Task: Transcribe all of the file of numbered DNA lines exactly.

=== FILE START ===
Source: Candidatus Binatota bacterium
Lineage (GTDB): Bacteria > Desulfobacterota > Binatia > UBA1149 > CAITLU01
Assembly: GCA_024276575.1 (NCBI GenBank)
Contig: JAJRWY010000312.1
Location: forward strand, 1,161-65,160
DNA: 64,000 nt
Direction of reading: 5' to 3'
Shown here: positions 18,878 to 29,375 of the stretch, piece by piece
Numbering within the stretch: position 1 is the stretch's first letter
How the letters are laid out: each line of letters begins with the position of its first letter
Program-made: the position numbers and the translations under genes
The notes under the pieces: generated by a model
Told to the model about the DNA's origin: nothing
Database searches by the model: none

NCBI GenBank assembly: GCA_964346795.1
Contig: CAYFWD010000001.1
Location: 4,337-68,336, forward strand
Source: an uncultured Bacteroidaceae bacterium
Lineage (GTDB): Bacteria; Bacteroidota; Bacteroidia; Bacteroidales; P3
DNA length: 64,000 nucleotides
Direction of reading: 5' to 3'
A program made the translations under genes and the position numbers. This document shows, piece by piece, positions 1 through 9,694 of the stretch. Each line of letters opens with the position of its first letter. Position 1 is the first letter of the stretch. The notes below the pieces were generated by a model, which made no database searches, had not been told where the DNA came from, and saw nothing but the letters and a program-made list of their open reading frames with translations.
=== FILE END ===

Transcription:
Source: Candidatus Binatota bacterium
Lineage (GTDB): Bacteria > Desulfobacterota > Binatia > UBA1149 > CAITLU01
Assembly: GCA_024276575.1 (NCBI GenBank)
Contig: JAJRWY010000312.1
Location: forward strand, 1,161-65,160
DNA: 64,000 nt
Direction of reading: 5' to 3'
Shown here: positions 18,878 to 29,375 of the stretch, piece by piece
Numbering within the stretch: position 1 is the stretch's first letter
How the letters are laid out: each line of letters begins with the position of its first letter
Program-made: the position numbers and the translations under genes
The notes under the pieces: generated by a model
Told to the model about the DNA's origin: nothing
Database searches by the model: none

NCBI GenBank assembly: GCA_964346795.1
Contig: CAYFWD010000001.1
Location: 4,337-68,336, forward strand
Source: an uncultured Bacteroidaceae bacterium
Lineage (GTDB): Bacteria; Bacteroidota; Bacteroidia; Bacteroidales; P3
DNA length: 64,000 nucleotides
Direction of reading: 5' to 3'
A program made the translations under genes and the position numbers. This document shows, piece by piece, positions 1 through 9,694 of the stretch. Each line of letters opens with the position of its first letter. Position 1 is the first letter of the stretch. The notes below the pieces were generated by a model, which made no database searches, had not been told where the DNA came from, and saw nothing but the letters and a program-made list of their open reading frames with translations.